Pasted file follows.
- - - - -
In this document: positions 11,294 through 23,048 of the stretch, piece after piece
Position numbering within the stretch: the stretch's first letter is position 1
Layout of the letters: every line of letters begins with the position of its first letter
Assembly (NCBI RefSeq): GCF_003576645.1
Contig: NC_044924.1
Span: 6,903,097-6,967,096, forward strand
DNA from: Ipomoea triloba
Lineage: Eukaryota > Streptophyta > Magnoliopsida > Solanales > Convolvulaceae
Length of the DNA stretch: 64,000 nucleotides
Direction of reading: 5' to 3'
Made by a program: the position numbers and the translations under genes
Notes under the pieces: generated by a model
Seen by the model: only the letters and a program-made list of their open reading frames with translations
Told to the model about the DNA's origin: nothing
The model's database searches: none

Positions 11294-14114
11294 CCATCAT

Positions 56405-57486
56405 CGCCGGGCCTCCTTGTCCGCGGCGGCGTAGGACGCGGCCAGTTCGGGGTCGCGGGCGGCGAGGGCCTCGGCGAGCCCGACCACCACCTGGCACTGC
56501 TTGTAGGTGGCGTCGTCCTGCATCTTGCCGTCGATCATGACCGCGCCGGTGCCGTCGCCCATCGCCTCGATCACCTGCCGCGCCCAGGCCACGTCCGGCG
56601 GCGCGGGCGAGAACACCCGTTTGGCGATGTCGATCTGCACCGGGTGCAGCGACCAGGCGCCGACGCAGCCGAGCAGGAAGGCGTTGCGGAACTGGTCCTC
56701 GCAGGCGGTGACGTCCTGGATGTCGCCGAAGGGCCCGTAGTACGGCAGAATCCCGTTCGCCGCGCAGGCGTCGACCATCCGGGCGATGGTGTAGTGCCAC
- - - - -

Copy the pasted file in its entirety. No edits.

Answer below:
In this document: positions 11,294 through 23,048 of the stretch, piece after piece
Position numbering within the stretch: the stretch's first letter is position 1
Layout of the letters: every line of letters begins with the position of its first letter
Assembly (NCBI RefSeq): GCF_003576645.1
Contig: NC_044924.1
Span: 6,903,097-6,967,096, forward strand
DNA from: Ipomoea triloba
Lineage: Eukaryota > Streptophyta > Magnoliopsida > Solanales > Convolvulaceae
Length of the DNA stretch: 64,000 nucleotides
Direction of reading: 5' to 3'
Made by a program: the position numbers and the translations under genes
Notes under the pieces: generated by a model
Seen by the model: only the letters and a program-made list of their open reading frames with translations
Told to the model about the DNA's origin: nothing
The model's database searches: none

Positions 11294-14114
11294 CCATCAT

Positions 56405-57486
56405 CGCCGGGCCTCCTTGTCCGCGGCGGCGTAGGACGCGGCCAGTTCGGGGTCGCGGGCGGCGAGGGCCTCGGCGAGCCCGACCACCACCTGGCACTGC
56501 TTGTAGGTGGCGTCGTCCTGCATCTTGCCGTCGATCATGACCGCGCCGGTGCCGTCGCCCATCGCCTCGATCACCTGCCGCGCCCAGGCCACGTCCGGCG
56601 GCGCGGGCGAGAACACCCGTTTGGCGATGTCGATCTGCACCGGGTGCAGCGACCAGGCGCCGACGCAGCCGAGCAGGAAGGCGTTGCGGAACTGGTCCTC
56701 GCAGGCGGTGACGTCCTGGATGTCGCCGAAGGGCCCGTAGTACGGCAGAATCCCGTTCGCCGCGCAGGCGTCGACCATCCGGGCGATGGTGTAGTGCCAC